The most commonly-used hydroponic medium around are clay pebbles which you often see used on display in garden centres and gardening stores. The clay pebbles are reusable so can be quite economical but they will have to be cleaned and sterilised after each use. Less common media include coco, perlite, vermiculite, sand, gravel, growstones, and others. The 4 best ones appear to be clay pebbles, coco, perlite and vermiculite. Clay pebbles and perlite exhibit excellent aeration and drainage properties compared to other media, whereas coco and vermiculite tend to retain water more and have the added advantage that they absorb nutrients for later use by plants. Unlike clay pebbles however, perlite is very light weight and often needs to be stabilised with a denser medium to prevent it from floating away, especially in Ebb & Flood hydroponic systems. 50% perlite / 50% vermiculite or 50% perlite / 50% coco are mixtures that tend to give the right combination of aeration and drainage properties for many hydroponic systems, but ultimately you will have to experiment to get the right one for yours.
The reusable clay pebbles are sterile and ready to use out of the bag. However, when it comes time to reuse them, they will need to be cleaned and sterilized. A 10% bleach solution followed by copius rinsing in clean water should be sufficient. Even though 'clay' sounds heavy, it is actually quite light and does not compact with time unlike other media. Consequently, the clay pebbles exhibit better aeration and drainage compared to other media.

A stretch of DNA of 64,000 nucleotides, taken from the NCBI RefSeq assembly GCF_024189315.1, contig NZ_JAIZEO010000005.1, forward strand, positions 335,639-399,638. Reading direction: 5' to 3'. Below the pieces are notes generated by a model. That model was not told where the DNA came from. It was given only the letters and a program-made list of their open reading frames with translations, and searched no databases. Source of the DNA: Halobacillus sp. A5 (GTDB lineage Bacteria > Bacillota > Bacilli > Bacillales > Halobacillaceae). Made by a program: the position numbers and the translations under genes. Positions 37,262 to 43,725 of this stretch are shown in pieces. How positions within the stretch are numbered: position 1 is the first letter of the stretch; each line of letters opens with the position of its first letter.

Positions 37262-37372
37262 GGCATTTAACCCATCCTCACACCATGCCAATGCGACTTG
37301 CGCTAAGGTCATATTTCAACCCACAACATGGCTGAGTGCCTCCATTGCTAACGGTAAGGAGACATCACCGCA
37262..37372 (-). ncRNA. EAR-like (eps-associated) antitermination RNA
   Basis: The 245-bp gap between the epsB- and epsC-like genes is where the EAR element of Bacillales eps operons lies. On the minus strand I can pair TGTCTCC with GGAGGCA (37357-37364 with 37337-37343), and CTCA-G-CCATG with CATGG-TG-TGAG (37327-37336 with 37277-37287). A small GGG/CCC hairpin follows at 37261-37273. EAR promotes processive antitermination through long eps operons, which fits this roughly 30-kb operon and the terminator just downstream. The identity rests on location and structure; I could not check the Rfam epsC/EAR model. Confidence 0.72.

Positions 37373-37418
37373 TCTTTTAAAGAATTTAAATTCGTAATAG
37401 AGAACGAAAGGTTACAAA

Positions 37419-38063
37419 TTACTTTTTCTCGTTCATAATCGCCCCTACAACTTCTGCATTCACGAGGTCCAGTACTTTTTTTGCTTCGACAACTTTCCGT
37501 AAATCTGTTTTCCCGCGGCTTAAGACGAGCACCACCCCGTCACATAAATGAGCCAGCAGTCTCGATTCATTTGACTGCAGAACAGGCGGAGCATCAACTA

Coco naturally contains the trichoderma Fungi, which is known to protect roots and stimulate their growth. Coco drains readily and holds just the right amount of air and water for healthy roots. Consequently, plant roots grow very readily in coco. Coco also tends to capture minerals from the nutrient solution and release them to the plants over time. Coco can take different forms, so dont be alarmed if your coco does not look exactly as in the picture. The most common form is known as coco peat, which looks a lot like soil but is in fact completely inert.
Perlite is actually often used with the next medium on the list, vermiculite. Perlite is very light weight and often needs to be stabilized with plastic netting or similar to prevent it from floating, especially in some Ebb & Flood hydroponic systems. This is also a reason that it is often used in conjuction with the denser vermiculite.
Vermiculite is very similar to perlite, and is often used in combination with perlite due to some complimentary properties. Vermiculite tends to retain more water than does perlite. Vermiculite also tends to retain more nutrients from the nutrient solution than perlite, releasing them slowly over time.
For information on media used for seed-starting and plant propagation in hydroponics, see the Seed Starter Media page.
For information on nutrient solutions used in hydroponics, see the Nutrient Media page.
For information on pH meters used for hydroponics, see the pH Meters page.
For information on EC and TDS meters used in hydroponics, see the EC (TDS) Meters page.
For information on Reverse Osmosis (RO) water purification systems, see the water purification systems page.